Phillip Berrigan gave a fatuous interview in which he invoked Gandhi and argued that WWII didn’t disprove the validity of pacifism because “non-violent resistance wasn’t tried.” Gandhi was successful because his non-violent tactics were directed against a society that had a moral compass. Hitler would have simply had a Gandhi killed.

      Pacifists hold to a moral ideal knowing that the ideal only can work in a world where everyone shares it, and presumably knowing that it never will. This permits moral grandstanding, sincere, but still unethical because the position is divorced from reality. What would the world look like today if all of the US had been committed to pacifism? An honest answer to that question shows that pacifism on a grand scale would have led to infinitely more human pain and the degradation of the world’s culture, and conduct that predictably makes things worse for human beings is unethical.

      I know many are offended by the assertion that a moral position is unethical (opposition to gay marriage is such a position as well), but in the case of pacifism, it’s an easy call.

  2. I had a friend who was a pacifist and went to Japan to study history. The more he studied, however, the more difficult it became to be a pacifist. Eventually he decided that pacifism was the philosophy of a coward wrapped up in high moral language.

    He explained using an extreme example. Assume a true pacifist teacher is teaching his elementary school class. A deranged man comes in wielding a knife and begins stabbing the children. A true pacifist would ask him to stop and would begin to explain why his actions were wrong, but would not physically stop him. He would allow all of the children to be killed and, indeed, himself to be killed rather than resort to violence.

    The strong have an obligation to protect the weak. Allowing the weak to be trampled by the strong because you claim you are above that sort of thing is cowardice.

  3. Pacifism is an important example of how abstract philosophy can be useful but is misplaced in real world situations. It can also be distinguished from the situation of conscientious objectors many of whom serve in non-combat, and dangerous, roles during wartime. You just reminded me about Desmond Doss, whom I wrote about at

    I just added the link to the main post as well.

  4. Another example from a prominent advocate of non-violence: “Do not think that I came to bring peace on the earth; I did not come to bring peace, but a sword.” (Matthew 10:24)

    His chief advocate had similar views: “He who resists the authorities resists what God has appointed, and those who resist will incur judgment. For rulers are not a terror to good conduct, but to bad. Would you have no fear of him who is in authority? Then do what is good, and you will receive his approval, for he is God’s servant for your good. But if you do wrong, be afraid, for he does not bear the sword in vain; he is the servant of God to execute his wrath on the wrongdoer. (Romans 13:2-4)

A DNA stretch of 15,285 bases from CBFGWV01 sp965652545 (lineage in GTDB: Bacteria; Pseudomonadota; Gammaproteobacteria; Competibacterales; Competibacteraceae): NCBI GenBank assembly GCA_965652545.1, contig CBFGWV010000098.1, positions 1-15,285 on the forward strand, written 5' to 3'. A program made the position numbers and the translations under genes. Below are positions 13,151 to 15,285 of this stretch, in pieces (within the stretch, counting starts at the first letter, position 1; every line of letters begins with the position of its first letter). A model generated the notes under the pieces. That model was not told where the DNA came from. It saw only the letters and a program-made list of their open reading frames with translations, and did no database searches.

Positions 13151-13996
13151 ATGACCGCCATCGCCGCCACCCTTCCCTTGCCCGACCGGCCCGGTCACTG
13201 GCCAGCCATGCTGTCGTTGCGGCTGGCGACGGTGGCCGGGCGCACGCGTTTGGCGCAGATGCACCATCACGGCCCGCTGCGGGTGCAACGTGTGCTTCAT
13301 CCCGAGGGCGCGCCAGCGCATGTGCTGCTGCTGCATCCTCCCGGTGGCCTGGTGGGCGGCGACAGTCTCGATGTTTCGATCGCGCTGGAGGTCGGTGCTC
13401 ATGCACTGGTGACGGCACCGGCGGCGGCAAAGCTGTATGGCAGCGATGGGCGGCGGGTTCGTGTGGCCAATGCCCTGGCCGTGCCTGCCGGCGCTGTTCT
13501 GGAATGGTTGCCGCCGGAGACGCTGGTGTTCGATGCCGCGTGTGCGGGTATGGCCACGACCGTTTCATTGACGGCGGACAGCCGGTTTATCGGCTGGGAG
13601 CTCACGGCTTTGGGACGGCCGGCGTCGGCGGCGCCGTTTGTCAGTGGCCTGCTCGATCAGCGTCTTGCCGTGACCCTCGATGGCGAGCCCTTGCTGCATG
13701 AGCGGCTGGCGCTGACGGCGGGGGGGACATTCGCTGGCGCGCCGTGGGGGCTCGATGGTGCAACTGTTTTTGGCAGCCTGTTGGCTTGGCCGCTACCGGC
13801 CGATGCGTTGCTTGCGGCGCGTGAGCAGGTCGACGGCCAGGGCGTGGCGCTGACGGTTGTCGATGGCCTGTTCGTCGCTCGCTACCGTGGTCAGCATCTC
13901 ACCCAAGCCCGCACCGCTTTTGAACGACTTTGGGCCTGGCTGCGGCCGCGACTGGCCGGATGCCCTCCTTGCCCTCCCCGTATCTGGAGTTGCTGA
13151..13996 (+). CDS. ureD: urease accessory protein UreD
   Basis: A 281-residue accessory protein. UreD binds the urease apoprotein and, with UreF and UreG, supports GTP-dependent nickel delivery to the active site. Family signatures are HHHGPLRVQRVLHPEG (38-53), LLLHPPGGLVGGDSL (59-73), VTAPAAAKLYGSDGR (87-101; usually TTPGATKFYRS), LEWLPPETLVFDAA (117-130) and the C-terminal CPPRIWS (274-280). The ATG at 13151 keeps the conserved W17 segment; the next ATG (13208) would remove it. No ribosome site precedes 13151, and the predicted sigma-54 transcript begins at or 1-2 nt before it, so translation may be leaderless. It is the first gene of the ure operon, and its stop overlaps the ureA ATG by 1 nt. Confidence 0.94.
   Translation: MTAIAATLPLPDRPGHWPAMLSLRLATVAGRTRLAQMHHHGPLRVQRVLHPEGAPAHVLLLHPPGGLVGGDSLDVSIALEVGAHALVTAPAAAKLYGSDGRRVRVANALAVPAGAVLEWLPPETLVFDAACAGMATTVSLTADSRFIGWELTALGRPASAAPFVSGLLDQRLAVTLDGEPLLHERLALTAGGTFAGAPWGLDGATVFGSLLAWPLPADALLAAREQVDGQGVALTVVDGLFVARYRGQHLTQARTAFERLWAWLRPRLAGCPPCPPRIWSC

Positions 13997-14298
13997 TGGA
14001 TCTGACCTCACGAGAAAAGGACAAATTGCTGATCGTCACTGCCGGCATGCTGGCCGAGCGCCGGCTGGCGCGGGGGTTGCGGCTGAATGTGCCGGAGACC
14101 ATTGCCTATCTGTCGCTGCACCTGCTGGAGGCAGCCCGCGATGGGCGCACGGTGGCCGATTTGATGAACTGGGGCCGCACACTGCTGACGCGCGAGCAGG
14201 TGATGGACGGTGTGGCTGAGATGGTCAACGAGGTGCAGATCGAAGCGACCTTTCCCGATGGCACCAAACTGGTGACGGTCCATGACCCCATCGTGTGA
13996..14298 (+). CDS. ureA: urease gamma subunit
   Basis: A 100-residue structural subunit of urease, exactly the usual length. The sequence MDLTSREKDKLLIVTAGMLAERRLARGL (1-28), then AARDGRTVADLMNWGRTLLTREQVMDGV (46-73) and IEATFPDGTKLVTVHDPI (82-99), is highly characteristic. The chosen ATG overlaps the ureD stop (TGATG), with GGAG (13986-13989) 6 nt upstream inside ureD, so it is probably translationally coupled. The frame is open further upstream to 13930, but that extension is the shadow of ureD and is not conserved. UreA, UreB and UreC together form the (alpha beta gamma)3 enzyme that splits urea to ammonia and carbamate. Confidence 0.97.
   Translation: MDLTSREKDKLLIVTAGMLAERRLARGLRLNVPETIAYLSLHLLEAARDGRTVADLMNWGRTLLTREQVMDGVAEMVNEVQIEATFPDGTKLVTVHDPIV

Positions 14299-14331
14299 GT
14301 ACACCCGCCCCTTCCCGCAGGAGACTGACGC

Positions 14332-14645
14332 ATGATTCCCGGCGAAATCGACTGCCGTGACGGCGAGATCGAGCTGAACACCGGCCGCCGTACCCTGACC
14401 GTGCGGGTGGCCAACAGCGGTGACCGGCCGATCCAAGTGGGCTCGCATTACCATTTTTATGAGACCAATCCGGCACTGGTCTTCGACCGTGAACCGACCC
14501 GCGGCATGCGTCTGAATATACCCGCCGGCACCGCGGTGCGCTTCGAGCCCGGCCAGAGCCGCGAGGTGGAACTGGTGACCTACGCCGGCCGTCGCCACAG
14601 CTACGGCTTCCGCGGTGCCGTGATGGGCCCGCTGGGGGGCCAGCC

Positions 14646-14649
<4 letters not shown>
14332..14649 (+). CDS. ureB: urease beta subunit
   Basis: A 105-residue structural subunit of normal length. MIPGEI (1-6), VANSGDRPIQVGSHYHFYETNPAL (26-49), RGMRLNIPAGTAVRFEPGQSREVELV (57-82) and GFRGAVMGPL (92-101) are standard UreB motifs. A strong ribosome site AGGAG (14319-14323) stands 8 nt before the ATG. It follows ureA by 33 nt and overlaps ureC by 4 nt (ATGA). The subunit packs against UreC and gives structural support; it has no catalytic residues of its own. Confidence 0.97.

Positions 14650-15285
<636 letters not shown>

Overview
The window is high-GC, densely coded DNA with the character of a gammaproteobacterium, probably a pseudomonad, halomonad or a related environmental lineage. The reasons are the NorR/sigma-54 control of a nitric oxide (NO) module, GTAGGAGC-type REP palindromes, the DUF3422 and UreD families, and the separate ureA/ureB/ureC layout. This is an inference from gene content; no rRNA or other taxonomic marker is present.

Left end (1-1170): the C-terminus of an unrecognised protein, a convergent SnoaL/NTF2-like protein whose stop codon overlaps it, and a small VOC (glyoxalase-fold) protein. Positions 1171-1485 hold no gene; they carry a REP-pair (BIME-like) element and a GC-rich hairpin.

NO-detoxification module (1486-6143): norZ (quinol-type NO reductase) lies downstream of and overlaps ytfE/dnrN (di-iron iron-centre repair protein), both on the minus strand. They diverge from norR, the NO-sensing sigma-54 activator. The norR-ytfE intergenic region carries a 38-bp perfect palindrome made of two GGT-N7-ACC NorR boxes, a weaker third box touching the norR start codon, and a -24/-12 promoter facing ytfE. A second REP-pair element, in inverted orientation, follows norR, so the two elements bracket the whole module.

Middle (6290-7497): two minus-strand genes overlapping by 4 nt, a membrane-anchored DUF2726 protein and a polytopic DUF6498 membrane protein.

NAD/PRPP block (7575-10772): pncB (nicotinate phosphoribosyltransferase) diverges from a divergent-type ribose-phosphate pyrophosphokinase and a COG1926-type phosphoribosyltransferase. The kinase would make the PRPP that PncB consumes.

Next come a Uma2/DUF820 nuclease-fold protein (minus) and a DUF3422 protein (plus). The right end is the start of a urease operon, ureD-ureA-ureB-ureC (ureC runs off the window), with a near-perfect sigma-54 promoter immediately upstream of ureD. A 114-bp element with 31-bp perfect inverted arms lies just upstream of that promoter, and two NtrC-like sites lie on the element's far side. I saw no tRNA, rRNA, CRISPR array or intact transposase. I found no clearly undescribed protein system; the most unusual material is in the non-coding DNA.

Just a thought, mind you.

    Meanwhile, can we start a movement to ban the singing of “The Star-Spangled Banner” on the grounds that its melody (“The Anacreontic Song”) is notoriously unsingable, and particularly subject to butchering by modern entertainers?

    • I’ve heard YOU sing it pretty well.
      When it is sung well…a la Whitney Houston’s famous rendition…The SSB is more stirring than any of the alternatives. It is a terrible group sing. I do think the band and orchestral versions can be awfully good.
      As I was writing the post, I was wondering how long it would take you to use the opportunity to lobby for “America the Beautifu/” Me, I like “The Battle Hymn of the Republic,” which wouldn’t make it at that high school OR Goshen.

  5. Jack,
    This isn’t so say that I object to your characterization of the whole debacle, but how is this an ethical issue? The Mennonites in question may be ignorant of history and hold strange philosophical notions about human nature, but such is their right as Americans.

    Is it unethical for Mormons to believe the silly idea that the Garden of Eden was in Upstate New York, or even Muslims for believing Muhammed was carried to heaven on a flying horse? From a purely scientific point of view both ideas are every bit as idiotic as pacifism, yet you’ve never denounced either one. One could also just as easily argue (borrowing from Mr. Fuller’s example) that Christ’s axiom regarding the sword would be just as unethical were it to be applied universally.

    My intent is not to criticize any one belief over another, simply to suggest that a strange idea isn’t the same as an unethical one. Goshen is a private, religious institution (both of which are protected by the constitution) and therefore they have every moral and ethical right to believe in whatever they choose so long as it doesn’t actively hurt others or deprive them of their own rights.

    I’ve always appreciated your approach to ethical matters and, even when I disagree, highly respect your views, but in this case I fear you may be treading into murky waters. Arguing the validity of belief systems in ethical terms is a dangerous precedent for the Scoreboard.

    Something to consider ..